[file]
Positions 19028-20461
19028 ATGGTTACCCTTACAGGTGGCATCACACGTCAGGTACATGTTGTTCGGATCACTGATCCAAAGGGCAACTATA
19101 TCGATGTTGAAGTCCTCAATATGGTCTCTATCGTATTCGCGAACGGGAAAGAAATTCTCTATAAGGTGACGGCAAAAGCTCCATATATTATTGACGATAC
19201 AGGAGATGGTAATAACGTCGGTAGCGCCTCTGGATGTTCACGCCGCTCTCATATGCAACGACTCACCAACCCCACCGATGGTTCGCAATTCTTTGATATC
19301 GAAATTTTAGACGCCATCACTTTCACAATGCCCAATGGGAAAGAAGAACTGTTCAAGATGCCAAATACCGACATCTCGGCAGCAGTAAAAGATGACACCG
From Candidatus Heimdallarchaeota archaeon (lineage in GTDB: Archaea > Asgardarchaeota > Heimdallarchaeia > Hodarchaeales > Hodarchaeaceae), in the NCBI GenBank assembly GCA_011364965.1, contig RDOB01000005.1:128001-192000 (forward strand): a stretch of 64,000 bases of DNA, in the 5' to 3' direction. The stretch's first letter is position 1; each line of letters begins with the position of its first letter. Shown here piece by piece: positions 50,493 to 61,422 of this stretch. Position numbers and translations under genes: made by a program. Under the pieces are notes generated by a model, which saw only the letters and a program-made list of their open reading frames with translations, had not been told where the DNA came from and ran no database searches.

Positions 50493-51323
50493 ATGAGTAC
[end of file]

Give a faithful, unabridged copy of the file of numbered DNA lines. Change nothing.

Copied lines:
Positions 19028-20461
19028 ATGGTTACCCTTACAGGTGGCATCACACGTCAGGTACATGTTGTTCGGATCACTGATCCAAAGGGCAACTATA
19101 TCGATGTTGAAGTCCTCAATATGGTCTCTATCGTATTCGCGAACGGGAAAGAAATTCTCTATAAGGTGACGGCAAAAGCTCCATATATTATTGACGATAC
19201 AGGAGATGGTAATAACGTCGGTAGCGCCTCTGGATGTTCACGCCGCTCTCATATGCAACGACTCACCAACCCCACCGATGGTTCGCAATTCTTTGATATC
19301 GAAATTTTAGACGCCATCACTTTCACAATGCCCAATGGGAAAGAAGAACTGTTCAAGATGCCAAATACCGACATCTCGGCAGCAGTAAAAGATGACACCG
From Candidatus Heimdallarchaeota archaeon (lineage in GTDB: Archaea > Asgardarchaeota > Heimdallarchaeia > Hodarchaeales > Hodarchaeaceae), in the NCBI GenBank assembly GCA_011364965.1, contig RDOB01000005.1:128001-192000 (forward strand): a stretch of 64,000 bases of DNA, in the 5' to 3' direction. The stretch's first letter is position 1; each line of letters begins with the position of its first letter. Shown here piece by piece: positions 50,493 to 61,422 of this stretch. Position numbers and translations under genes: made by a program. Under the pieces are notes generated by a model, which saw only the letters and a program-made list of their open reading frames with translations, had not been told where the DNA came from and ran no database searches.

Positions 50493-51323
50493 ATGAGTAC